a few contacts. I settled on a used Runco DTV-933
which is a rebranded NEC 6PG, a popular projector on the forums. It had
700 hours on it, and came with a Runco line-tripler. I was lucky to get
The 933 is HD capable and has 7" CRTs, plenty for 720p. I scoured the
internet and made a few calls to Runco, and after some patience had the
install and user manuals.
All projectors have a throw ratio, and CRTs
are no different. With a 1.33 throw ratio (the distance between the lens
and the screen divided by the width of the screen), I knew that the projector
would need to be [screen width]*1.33 = [Distance] from the center of the
screen to the center of the green lens. Using that with the projection
angle and mounting heights, I figured that the top of the screen needed to
be about 13" from the ceiling, Since I am using a ceiling projection
configuration, the ceiling becomes the reference for everything. With a
screen case height of 6.5", that gave me a 7" drop for my screen. I
rounded and ordered the screen with an 8" drop, as you can always adjust
out 1-3 inches of drop using the screen stops.
So with a 100" screen ordered, and my projector sitting on the floor, it
was time to make some changes to the room.
The house was built with track lights in the bonus room. This presented
a problem. How to project onto the screen without the track lights in
the way. So I ripped out the track lights :->. I chose to put in six 75 watt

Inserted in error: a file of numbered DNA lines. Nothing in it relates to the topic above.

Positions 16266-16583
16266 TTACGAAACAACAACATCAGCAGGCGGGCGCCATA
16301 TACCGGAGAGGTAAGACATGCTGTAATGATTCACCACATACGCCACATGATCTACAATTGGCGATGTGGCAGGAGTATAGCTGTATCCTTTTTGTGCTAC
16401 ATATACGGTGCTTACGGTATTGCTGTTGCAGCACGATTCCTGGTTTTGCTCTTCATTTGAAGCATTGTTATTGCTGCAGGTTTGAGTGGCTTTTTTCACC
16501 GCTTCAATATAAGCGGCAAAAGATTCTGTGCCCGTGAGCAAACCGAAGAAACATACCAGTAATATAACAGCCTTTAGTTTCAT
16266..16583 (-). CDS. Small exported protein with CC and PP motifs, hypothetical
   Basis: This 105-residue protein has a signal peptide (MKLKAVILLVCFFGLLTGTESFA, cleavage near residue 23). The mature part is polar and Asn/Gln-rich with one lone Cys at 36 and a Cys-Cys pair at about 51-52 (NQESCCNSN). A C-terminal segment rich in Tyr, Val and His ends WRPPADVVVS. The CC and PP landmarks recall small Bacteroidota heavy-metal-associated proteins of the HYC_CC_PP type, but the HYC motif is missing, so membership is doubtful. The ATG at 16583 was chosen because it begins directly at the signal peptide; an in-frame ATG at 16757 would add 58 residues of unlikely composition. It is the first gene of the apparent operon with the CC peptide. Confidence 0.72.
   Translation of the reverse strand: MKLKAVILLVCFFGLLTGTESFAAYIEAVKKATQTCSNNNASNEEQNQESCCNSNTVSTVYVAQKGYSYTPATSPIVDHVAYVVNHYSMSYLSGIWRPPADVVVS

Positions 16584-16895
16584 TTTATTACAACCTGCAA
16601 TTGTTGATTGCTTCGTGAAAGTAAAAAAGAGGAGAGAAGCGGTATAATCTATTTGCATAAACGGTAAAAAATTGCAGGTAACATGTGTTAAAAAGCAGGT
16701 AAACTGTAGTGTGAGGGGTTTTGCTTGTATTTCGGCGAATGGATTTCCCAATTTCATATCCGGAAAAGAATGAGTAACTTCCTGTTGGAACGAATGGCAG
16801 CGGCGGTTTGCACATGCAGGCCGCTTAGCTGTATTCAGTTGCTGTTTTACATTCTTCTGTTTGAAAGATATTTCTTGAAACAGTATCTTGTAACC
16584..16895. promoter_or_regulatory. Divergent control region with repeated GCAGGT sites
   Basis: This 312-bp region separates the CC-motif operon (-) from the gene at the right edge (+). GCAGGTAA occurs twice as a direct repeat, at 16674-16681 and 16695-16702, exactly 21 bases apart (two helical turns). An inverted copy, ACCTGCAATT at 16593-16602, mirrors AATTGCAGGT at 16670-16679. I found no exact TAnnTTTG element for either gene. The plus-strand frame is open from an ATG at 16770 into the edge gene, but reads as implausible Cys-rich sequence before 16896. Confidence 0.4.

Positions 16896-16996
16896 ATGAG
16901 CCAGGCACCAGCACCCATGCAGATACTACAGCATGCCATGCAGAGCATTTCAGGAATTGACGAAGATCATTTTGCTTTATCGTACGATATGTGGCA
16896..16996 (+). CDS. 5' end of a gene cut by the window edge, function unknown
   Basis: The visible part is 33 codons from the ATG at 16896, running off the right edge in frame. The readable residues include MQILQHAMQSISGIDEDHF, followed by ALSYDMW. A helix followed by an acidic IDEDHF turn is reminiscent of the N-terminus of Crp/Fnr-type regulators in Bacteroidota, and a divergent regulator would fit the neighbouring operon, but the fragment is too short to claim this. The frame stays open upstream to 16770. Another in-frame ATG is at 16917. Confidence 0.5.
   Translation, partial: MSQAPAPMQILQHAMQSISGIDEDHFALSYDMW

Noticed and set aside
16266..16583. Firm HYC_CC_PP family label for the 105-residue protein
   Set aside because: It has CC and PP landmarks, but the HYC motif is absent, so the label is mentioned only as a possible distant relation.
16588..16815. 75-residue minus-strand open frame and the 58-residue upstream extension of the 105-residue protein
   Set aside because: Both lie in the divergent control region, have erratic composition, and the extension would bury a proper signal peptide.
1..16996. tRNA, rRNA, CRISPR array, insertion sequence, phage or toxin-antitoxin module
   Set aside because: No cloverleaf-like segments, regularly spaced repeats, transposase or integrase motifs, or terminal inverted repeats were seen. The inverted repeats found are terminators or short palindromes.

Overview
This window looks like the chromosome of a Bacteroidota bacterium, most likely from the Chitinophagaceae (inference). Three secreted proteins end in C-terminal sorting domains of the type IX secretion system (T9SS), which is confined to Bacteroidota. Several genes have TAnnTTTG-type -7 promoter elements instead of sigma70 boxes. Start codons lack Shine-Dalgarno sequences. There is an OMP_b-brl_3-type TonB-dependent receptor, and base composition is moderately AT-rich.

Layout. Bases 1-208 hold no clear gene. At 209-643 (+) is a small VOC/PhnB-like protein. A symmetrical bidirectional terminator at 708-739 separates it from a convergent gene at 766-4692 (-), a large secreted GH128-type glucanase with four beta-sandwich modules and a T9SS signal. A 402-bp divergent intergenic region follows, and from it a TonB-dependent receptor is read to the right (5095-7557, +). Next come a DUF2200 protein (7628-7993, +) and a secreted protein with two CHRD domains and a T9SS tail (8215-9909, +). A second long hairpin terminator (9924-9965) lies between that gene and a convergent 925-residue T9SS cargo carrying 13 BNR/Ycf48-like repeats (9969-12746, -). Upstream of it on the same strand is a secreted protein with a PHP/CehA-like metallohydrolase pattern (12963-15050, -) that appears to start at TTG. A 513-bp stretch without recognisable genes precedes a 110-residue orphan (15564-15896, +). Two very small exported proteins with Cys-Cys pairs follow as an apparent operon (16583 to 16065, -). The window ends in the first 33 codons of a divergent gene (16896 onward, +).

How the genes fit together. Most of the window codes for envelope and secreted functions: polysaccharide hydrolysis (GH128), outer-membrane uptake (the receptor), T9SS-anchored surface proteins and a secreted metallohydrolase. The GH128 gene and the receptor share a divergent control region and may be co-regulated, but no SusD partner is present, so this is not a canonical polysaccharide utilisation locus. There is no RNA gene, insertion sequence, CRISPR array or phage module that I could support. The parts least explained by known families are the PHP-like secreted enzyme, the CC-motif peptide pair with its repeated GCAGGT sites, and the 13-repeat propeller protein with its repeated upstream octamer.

halogen recessed can lights with adjustable direction. I got them for $50 each at
Home Depot. I pulled the wire from the existing track lights, and
connected the new can lights. The 5" holes in the ceiling were a daring
move, but nothing compared to what would come.
I cut a two foot wide swath out of the ceiling in the front of the room,
all the way across. I then framed in the supports to hold the screen,
leveled it, measured, leveled, measured, leveled . . . you see a pattern?
I utilized a low voltage switch box to control the screen, and mounted
that above the projector. With a few wires connected and some juice, we
lowered the screen to make sure it wasn't binding. Out of the way it went now, until
we were done.
It took a lot of time to reframe in around the projector, drywall,
retexture, and paint. In the end, only the ones who did it know how
painstaking we were about the details.
During construction, painting everything white seems like a good idea.
Unfortunately, white is the worst color when it comes to light control. The
goal was to pick a color other than black that would control light
reflections, yet not make the room appear to be a cave. We chose a dark
blue, flat enamel, as shown on the right. It took a colored primer, and two coats to cover the
white. The trim remained white for contrast. Talk about a dramatic change.
Since I kept nothing other than the 36" TV and the SVS subs, it was time